Director: William Nicholson
Cast: Annette Bening, Bill Nighy, Josh O'Connor
Country: UK 2019
Running time: 100 mins
Hope Gap features Bill Nighy and Annette Bening as a couple who, after 29 years of marriage, face separation. For feisty Grace (Bening), who keeps demanding they “talk”, the separation is sudden. Whilst for the reserved Edward (Nighy), the ending has been a long-time-coming. Ironically, Grace is forever demanding a reaction from her uneventful husband who enjoys updating military history on Wikipedia. When the calamity happens carefree Grace falls back on her religious belief in marriage “til death do us part”. In the middle of all this is their grown son Jamie (Josh O’Connor), whose own love life amounts to little. The separation raises issues of loss for Jamie who in the end plays a more central role in the narrative than his father.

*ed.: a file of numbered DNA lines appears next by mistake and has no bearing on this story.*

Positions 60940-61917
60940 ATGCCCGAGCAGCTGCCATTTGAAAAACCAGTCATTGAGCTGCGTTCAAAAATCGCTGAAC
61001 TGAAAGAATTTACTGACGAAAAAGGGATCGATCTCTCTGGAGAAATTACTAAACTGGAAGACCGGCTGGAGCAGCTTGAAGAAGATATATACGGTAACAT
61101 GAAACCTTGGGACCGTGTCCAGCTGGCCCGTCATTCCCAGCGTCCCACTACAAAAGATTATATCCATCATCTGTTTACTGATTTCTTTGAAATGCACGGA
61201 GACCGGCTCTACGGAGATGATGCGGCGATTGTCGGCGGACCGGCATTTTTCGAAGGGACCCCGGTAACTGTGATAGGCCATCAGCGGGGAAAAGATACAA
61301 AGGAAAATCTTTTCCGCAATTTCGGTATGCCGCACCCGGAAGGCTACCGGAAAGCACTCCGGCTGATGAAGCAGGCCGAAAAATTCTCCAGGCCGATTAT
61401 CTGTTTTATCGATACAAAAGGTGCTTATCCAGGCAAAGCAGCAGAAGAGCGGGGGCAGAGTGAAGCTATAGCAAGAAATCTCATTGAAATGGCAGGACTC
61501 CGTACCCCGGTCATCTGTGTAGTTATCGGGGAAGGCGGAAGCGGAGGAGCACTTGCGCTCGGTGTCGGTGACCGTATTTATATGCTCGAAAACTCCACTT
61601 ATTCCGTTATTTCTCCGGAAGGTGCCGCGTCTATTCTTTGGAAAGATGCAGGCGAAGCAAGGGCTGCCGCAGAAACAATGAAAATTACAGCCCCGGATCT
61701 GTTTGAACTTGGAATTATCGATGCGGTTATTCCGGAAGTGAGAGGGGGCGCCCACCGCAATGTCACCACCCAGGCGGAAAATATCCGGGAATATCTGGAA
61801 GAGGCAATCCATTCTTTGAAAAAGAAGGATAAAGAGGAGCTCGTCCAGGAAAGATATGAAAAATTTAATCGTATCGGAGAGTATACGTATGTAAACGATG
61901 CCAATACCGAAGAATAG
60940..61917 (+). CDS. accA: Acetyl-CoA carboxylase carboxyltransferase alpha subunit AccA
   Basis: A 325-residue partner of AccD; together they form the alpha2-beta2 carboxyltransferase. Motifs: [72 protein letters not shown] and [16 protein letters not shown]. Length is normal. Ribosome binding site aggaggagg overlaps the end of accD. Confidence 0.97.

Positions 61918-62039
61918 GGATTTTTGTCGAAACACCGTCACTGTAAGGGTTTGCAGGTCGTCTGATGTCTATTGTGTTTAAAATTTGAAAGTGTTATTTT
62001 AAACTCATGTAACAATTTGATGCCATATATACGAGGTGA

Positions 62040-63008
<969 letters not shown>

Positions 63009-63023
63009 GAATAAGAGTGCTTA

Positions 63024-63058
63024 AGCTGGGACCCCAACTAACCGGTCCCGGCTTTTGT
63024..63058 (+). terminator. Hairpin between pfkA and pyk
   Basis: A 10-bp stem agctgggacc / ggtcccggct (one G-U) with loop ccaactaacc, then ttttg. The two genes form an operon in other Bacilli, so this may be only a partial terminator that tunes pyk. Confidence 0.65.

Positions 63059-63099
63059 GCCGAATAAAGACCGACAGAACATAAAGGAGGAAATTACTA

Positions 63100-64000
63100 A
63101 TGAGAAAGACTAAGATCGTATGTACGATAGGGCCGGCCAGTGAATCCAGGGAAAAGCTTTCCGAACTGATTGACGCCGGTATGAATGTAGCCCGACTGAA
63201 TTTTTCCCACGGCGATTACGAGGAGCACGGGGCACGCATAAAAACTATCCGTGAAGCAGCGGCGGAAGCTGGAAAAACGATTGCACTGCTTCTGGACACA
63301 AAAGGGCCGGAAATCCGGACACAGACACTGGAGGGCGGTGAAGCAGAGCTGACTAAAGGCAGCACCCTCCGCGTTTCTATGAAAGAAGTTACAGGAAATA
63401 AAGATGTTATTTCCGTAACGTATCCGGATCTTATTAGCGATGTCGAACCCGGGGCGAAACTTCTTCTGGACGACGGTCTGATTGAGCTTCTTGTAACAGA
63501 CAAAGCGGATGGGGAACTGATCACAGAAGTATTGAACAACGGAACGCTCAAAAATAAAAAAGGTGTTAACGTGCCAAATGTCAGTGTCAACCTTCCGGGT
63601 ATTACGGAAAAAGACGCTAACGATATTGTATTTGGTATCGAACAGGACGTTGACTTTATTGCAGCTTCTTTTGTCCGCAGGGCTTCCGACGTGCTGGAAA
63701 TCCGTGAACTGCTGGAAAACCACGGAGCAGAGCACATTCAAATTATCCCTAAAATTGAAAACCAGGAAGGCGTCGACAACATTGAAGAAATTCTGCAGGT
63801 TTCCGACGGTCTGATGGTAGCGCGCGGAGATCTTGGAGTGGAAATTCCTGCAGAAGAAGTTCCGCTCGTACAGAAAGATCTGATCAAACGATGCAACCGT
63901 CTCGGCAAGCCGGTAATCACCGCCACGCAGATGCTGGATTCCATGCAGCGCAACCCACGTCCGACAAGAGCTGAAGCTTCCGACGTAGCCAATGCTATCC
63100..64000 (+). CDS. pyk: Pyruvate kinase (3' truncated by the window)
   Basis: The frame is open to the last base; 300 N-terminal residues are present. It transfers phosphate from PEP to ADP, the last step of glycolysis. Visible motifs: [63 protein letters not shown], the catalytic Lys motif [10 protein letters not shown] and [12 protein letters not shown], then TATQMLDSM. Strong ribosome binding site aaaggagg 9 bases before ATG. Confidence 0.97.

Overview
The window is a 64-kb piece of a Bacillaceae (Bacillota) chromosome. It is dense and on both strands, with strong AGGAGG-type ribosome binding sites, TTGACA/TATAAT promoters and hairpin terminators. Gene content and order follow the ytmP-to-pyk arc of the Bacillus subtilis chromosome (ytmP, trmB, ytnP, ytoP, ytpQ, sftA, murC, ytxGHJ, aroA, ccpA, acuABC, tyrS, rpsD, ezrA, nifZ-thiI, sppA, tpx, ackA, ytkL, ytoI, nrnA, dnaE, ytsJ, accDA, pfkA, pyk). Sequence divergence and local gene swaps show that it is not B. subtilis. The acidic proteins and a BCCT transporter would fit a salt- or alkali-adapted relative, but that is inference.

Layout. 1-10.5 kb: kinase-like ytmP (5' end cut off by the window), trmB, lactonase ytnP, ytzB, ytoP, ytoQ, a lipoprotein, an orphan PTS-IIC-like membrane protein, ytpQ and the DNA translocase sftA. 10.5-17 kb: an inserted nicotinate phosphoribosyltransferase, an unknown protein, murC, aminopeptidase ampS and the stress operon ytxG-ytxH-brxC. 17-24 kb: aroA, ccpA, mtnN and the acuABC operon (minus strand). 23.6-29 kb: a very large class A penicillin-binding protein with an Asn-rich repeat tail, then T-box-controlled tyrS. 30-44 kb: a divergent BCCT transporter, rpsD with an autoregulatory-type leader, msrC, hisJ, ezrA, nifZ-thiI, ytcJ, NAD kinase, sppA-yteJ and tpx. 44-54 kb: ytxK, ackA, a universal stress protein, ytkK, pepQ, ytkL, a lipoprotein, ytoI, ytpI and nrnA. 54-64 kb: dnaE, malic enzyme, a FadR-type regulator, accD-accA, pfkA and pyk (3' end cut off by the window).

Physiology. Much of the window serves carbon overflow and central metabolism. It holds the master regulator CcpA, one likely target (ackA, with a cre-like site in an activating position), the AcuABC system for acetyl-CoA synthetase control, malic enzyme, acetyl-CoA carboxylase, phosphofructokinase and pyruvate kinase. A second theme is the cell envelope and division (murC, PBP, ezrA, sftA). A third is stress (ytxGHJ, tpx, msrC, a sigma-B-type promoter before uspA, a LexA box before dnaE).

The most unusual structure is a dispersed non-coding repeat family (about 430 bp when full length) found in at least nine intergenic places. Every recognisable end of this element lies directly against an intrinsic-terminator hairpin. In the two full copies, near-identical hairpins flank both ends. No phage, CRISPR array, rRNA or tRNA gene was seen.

This is a meditation on a long-term relationship and the void created when it ends. Hope Gap is a reflection on all that has happened and gone in a shared life. Grace insists she is experiencing bereavement. The metaphor of life as a train journey is nicely played out when Edward explains to his son that he met Grace on the wrong train by accident.
Despite all this, Hope Gap is a witty take on separation in later life. Sensitive and slow-moving, it’s more to do with the personal and internal conflicts of all three protagonists. The Seaford walks and the white cliffs along the English South coast, provide a suitable backdrop. Bening’s impeccable English accent is a bit forced, but her expressive, quizzical delivery is a joy to watch as she moves between episodes of anger, depression and resignation. Nighy offers his usual dry, droll wit which is never a disappointment.
(First Reviewed, Headline Gala, London Film Festival October 2019)